“It is not enough just to draw a general principle out of a passage (‘you should be holy’). The general principle must be pointed to specific, concrete, everyday situations by asking ‘How? Where? When?'” (David Murray, How Sermons Work, 115).
“While focused on that particular preaching passage, preachers must also ensure that their application is consistent with the rest of Scripture” (David Murray, How Sermons Work, 110).
“The faithful preacher bases his application not on anecdotes or inspiring stories, but on God’s Word, and on that particular preaching passage” (David Murray, How Sermons Work, 109).
“‘Application is the … process by which preachers make scriptural truths so pertinent to members of their congregations that they not only understand how these truths should effect changes in their lives but also feel obligated and perhaps even eager to implement those changes'” (David Murray quoting Jay Adams in How Sermons Work, 107).
“Sermon material should be organized throughout with a spiritual intent — with the aim of doing spiritual good” (David Murray, How Sermons Work, 92).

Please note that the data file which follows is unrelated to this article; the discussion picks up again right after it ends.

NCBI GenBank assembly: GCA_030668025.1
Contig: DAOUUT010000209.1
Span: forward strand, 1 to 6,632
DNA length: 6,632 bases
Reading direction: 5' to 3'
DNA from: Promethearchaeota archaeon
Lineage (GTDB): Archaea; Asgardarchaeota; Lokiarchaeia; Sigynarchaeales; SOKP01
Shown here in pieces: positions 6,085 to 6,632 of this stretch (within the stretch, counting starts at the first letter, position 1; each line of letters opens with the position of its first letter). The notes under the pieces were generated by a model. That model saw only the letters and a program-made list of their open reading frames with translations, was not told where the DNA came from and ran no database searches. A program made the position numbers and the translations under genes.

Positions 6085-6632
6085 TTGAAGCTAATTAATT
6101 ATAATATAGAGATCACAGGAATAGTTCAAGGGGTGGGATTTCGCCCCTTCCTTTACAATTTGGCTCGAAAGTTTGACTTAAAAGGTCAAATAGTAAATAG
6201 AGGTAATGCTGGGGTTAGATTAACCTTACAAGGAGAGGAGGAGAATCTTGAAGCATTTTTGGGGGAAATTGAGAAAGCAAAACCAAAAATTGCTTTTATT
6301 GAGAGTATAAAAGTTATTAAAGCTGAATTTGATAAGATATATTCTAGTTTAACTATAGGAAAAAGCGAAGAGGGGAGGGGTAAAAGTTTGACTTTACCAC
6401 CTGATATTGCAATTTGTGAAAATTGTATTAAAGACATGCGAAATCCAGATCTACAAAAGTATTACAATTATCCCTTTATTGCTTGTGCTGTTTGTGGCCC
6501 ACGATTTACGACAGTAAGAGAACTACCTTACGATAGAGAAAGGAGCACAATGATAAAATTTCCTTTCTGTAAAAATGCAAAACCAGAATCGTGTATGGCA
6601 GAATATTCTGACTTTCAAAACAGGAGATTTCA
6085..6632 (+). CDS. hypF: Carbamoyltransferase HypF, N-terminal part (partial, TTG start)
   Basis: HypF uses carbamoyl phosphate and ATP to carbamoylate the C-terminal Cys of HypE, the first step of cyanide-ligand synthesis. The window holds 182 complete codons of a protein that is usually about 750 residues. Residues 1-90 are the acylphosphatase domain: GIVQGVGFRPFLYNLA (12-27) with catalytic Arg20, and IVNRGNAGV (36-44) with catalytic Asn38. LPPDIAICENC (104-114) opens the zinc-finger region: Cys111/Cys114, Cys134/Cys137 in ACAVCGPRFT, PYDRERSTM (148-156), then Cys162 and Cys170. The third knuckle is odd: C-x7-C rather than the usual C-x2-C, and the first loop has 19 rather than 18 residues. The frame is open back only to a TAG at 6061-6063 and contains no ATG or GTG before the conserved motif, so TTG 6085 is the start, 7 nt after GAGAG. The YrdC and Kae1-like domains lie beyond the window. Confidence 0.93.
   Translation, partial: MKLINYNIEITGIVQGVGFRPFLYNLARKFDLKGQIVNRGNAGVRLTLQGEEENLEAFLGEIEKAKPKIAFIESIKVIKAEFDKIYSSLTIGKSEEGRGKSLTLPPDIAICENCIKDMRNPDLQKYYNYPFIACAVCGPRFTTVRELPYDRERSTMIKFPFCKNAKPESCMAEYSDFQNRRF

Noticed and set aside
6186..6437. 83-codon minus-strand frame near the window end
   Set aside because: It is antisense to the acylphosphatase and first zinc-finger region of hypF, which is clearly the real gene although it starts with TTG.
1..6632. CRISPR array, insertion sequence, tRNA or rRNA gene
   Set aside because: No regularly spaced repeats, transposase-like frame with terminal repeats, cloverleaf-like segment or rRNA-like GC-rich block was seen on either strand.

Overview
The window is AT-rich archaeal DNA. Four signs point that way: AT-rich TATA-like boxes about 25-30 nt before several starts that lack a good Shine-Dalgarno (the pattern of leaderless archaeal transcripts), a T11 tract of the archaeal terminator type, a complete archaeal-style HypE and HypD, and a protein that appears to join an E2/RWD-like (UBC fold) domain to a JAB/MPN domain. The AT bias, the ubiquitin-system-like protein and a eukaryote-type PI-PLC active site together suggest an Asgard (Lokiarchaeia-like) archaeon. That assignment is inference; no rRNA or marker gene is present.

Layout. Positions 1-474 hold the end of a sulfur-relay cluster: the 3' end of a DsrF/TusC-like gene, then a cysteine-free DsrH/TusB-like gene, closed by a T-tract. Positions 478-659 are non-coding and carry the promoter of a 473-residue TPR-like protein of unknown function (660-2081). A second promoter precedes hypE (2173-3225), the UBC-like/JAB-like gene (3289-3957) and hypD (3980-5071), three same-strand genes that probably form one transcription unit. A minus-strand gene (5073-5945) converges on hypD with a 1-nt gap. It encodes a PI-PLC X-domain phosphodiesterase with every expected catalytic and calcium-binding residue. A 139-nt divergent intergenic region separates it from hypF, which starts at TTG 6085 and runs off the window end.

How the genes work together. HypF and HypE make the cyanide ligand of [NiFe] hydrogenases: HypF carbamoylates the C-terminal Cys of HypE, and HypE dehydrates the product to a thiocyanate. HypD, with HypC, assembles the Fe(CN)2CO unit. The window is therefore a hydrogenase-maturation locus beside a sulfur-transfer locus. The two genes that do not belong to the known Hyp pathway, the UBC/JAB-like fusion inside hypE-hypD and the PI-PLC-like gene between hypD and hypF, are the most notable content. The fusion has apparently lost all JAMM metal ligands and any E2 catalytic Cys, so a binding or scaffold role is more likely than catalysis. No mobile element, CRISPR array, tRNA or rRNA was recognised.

“Whether the theme and points are stated at the beginning of a sermon or not, the theme and points should be crystal clear in the preacher’s mind. It is especially important to work on a clear, comprehensive, concise sentence that presents the sermon theme” (David Murray, How Sermons Work, 89).
“Sermon structures ought to be as simple as possible, with as few divisions as possible…. While arguing for striking and memorable structure, we must still remember that the purpose of any skeleton is to support the body, and keep itself largely out of view” (David Murray, How Sermons Work, 87, 89).
“In sermon preparation, the preacher should be constantly seeking a structure” (David Murray, How Sermons Work, 86).
“Just as a tree has roots to place and secure the tree in the ground, so a sermon must have an introduction to place and secure it in the minds of the congregation” (David Murray, How Sermons Work, 83).
“‘What is the best way’, asked a young preacher of an older one, ‘to get the attention of the congregation?’ ‘Give ’em something to attend to,’ was the gruff reply” (David Murray, How Sermons Work, 77).
The best way, indeed.